poured out before bed
The salads at the hospitals public cafeteria are not only less expensive, but markedly fresher than those at the dimly lit staff-only canteen. I sit with contented sigh, taking in the crispy spinach and arugula, the lovely orange peppers, the violet cabbage and full red tomatoes before me, joying in the spicy scent of the house dressing. Just to my left, a colleague on a different service digs into a fine looking chicken stir fry and bemoans the morning lectures he’s just endured.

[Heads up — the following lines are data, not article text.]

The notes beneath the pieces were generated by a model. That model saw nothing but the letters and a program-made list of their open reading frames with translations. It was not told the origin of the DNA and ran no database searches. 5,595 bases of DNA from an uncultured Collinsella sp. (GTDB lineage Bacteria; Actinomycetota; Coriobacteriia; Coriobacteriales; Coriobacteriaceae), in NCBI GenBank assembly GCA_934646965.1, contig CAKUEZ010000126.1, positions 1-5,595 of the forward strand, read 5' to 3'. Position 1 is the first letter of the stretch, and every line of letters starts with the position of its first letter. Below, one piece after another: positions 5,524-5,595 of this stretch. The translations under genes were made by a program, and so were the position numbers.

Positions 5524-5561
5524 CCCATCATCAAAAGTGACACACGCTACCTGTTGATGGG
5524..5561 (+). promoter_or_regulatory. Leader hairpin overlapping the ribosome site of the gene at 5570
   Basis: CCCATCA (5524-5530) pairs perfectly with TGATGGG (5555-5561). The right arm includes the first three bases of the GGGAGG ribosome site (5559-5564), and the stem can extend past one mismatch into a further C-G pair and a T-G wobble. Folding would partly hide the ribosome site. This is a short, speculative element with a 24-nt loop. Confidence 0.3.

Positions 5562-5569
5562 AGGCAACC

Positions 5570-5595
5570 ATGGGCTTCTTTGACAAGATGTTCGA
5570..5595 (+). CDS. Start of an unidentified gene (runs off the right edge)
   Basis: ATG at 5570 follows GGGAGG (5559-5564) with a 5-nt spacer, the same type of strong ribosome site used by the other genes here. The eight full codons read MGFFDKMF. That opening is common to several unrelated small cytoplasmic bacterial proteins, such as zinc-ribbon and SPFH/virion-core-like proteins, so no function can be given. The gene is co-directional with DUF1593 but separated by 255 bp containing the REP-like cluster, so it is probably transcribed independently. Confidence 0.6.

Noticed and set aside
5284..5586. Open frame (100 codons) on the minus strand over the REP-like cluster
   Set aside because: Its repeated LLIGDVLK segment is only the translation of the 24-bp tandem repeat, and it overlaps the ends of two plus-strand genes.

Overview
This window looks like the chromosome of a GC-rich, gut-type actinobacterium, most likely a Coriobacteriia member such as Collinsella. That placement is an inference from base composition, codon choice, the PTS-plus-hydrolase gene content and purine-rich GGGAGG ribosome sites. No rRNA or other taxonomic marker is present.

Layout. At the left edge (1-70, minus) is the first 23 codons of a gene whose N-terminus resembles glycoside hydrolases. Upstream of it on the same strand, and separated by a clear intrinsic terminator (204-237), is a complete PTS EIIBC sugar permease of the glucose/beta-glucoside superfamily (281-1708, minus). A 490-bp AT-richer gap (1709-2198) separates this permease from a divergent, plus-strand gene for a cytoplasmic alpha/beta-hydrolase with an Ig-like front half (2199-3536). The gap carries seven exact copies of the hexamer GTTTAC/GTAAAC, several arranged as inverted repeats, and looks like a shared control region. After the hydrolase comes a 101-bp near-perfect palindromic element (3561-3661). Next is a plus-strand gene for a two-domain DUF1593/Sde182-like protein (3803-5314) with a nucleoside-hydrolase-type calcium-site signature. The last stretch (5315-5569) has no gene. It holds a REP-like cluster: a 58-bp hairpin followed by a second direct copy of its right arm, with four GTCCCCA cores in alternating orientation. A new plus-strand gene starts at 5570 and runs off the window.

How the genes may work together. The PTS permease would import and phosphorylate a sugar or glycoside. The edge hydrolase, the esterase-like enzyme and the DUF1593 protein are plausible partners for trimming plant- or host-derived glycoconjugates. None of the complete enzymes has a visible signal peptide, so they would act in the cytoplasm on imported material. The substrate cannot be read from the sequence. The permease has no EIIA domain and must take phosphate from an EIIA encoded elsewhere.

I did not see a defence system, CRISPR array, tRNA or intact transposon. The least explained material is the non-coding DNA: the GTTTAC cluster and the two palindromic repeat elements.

“She literally read off her slides in a monotone voice the whole time – and there were over 100 slides for a 50 minute lecture! It was just awful – I learned nothing! What a waste of my time…. Oh, and then, at the end, she told us she always gets bad feedback – and she got all snotty and accusatory about it – and practically demanded discussion on how to make the lecture better. I just wanted to die right there! Just wanted to DIE!”
From the corner of my eye, to my right, I catch a sudden movement. Turning slightly, I see a care worn young father holding a dusky colored, edematous toddler hooked to an IV pole, a nasal canula in her little button nose. With his wife he exchanges a wan look, gazes down at his ailing child.
I crunch my vegetables a bit more briskly to drown out the awkwardness.